Mount Cranmore hosts breezy, beautiful
Gibson Trophy Race BY BILL MCCOLLOM
Mark George isn’t distracted by the views
at the start of the Gibson Cup slalom.
THE GIBSON TROPHY RACE attracted a large and competitive gath-
ering of New England masters to Cranmore Mountain from Jan. 29 – 31.
Seventy years of tradition and an opportunity to join ski racing’s pantheon
will do that. Most came to enjoy the sunny slopes of Cranmore, views of
Mount Washington and an energized social scene.
But there were also those who hoped to place their name on the perma-
nent trophy alongside ski racing legends such as Toni Matt, Penny Pitou
and Tom Corcoran. In the case of 2010 women’s Gibson Cup winner, Jesse
McAleer, she arrived gunning for her fifth Gibson Trophy win. The men’s
winner, Terrence Fogarty, didn’t think he had a chance. But in both cases,
winning the Gibson didn’t come easily. They had to earn it.
When racers arrived on Friday morning for the GS, the opening race of
the two-day GS/slalom combined competition, temperatures were in the
single digits and a steady 35 miles-per-hour wind was ravaging the slopes.
Twigs, branches, any traces of soft snow and an assortment of objects not
tied down were quickly swept away to Maine in the gale, leaving a layer of
crust and ice on the slopes.
Local ski racing legend Tyler Palmer happened to swing by the race that
morning, but with the wind sounding like a freight train as it ripped through
the trees, he never got out of his car. At the awards ceremony on Saturday,
Palmer quipped: “I love all you guys, but there was no way I was going out
there. You guys are still crazy, but I admire your spirit.”
Spirit was the name of the day. Course setters created a masterful route
44 | Ski Racing FEBRUARY 22, 2010
over the windswept headwall. Panels were taken off the inside gates to keep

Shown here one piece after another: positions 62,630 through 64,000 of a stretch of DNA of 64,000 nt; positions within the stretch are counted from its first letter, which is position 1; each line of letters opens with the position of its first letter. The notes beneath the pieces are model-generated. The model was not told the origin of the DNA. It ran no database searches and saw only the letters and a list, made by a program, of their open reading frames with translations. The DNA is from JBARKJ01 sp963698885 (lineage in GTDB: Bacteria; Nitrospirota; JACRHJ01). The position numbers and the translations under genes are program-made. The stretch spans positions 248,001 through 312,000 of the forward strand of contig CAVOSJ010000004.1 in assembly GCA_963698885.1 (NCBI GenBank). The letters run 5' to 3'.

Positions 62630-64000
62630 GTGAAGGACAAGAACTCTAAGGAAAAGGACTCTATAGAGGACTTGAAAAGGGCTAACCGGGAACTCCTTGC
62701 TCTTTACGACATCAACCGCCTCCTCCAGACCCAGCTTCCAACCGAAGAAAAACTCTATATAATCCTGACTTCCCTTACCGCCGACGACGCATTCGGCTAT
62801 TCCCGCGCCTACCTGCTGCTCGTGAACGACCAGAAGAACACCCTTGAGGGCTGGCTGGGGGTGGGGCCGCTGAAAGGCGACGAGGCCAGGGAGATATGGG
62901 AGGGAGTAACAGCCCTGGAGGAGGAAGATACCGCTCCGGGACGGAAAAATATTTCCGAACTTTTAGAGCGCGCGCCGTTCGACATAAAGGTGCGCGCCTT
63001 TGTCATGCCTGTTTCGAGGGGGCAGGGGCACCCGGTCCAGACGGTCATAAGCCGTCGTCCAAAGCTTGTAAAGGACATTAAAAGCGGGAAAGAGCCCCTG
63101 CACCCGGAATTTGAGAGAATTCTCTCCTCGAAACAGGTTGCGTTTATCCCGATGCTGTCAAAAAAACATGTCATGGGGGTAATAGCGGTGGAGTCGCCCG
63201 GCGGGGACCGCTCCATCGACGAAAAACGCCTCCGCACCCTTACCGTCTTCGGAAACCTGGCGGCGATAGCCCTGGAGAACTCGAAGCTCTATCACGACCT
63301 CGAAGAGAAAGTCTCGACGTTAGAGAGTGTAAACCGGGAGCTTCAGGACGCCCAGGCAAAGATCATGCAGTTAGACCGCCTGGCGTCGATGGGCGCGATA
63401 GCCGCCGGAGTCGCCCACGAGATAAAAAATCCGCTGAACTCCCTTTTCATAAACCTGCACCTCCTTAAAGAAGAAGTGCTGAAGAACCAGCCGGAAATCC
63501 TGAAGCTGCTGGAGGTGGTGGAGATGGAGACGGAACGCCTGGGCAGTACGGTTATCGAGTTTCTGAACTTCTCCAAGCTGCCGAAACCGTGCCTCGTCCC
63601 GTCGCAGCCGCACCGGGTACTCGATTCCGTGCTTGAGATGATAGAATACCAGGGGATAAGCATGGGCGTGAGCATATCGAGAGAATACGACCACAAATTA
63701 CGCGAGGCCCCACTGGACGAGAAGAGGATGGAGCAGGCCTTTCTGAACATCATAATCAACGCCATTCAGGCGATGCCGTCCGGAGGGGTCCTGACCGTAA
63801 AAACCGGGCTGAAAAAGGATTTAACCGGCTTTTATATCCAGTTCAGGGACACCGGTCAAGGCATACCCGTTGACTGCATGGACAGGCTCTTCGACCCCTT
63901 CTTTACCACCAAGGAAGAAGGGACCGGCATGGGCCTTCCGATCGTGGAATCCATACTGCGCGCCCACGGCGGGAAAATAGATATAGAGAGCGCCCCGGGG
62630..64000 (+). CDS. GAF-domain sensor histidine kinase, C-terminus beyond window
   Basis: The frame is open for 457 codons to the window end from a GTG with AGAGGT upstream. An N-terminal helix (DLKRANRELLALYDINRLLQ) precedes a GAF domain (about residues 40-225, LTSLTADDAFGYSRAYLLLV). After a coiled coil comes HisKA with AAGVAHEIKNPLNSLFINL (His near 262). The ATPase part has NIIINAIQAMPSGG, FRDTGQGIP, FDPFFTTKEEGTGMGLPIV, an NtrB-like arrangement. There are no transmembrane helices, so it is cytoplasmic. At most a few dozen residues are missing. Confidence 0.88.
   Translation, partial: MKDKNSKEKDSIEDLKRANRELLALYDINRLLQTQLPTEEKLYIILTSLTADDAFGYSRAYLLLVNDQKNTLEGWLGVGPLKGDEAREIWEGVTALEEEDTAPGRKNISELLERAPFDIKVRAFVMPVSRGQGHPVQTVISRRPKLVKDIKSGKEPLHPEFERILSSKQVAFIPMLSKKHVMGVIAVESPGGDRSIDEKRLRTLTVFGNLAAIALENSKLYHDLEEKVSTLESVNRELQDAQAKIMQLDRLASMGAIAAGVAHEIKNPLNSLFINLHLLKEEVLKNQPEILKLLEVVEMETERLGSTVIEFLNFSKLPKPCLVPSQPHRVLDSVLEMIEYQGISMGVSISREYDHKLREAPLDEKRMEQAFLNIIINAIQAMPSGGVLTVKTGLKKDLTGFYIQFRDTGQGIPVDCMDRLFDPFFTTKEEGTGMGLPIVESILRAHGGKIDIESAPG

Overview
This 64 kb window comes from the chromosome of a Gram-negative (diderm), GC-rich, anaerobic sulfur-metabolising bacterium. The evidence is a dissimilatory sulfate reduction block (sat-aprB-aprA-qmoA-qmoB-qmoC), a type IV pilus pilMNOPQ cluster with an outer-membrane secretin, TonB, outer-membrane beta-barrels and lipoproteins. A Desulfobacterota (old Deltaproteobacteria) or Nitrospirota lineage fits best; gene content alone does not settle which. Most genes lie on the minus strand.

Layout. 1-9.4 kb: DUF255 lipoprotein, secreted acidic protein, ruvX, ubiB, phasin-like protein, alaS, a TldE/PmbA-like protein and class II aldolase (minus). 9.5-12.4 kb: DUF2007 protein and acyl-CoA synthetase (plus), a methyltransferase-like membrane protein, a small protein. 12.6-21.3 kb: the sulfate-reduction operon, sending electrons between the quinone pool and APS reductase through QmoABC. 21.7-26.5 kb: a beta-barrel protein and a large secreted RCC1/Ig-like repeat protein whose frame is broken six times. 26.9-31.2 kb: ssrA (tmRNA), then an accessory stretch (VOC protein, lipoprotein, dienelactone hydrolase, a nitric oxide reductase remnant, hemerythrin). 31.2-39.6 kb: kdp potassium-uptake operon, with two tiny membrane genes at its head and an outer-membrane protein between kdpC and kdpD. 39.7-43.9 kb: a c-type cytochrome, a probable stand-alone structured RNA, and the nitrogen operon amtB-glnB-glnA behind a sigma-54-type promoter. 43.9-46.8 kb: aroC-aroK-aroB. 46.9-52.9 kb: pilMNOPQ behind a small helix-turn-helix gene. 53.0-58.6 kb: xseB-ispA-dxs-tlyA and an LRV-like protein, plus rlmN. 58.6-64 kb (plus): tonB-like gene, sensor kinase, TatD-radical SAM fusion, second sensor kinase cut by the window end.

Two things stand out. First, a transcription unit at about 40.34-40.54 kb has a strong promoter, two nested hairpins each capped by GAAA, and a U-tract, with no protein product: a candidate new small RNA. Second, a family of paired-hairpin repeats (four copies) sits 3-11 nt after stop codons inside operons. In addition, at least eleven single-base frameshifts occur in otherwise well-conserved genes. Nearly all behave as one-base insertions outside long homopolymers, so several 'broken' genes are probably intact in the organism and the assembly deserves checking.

racers from becoming shish-ka-bobbed and, seemingly oblivious to the con-
ditions, masters racers inspected the course and made their way to the start.
Even as the winds increased, causing the lifts to shut down before the sec-
ond run, masters ski-jored to the start behind a fleet of snowmobiles and
“It was a great adventure,” said Class 6 racer Derek Griggs. “These are the
days you’ll always remember.” No one was going to argue that point, par-
ticularly Katie George and Ben Green. Class 1’s George had taken a lead of
0.21 seconds over Jesse McAleer (Class 3) going into Saturday’s slalom and
Class 1’s Green had nosed in front of Class 2’s Luke Heibert by 0.40. Ter-
rence Fogarty (Class 4) was just off the radar screen in fifth place, more than
three seconds off the pace.
Mt. Washington Valley native Jessie McAleer had nothing but praise for
George after the GS. “She skied great and deserved the win.” said McAleer.
“With the wind and rocks and ice, it was more than just a test of ski racing.
But losing did sharpen my focus for the slalom.”
When the wind abated on Saturday morning, 0 degrees never felt balmier.
The skies were clear and those bold enough to extend their heads out of
their jackets were rewarded with stunning views of every wrinkle on Mt.
Washington. Long and undulating, the slalom hill provided plenty of chal-
lenge, particularly considering the decidedly firm snow.
In the first run, both McAleer and Fogarty began to make their moves.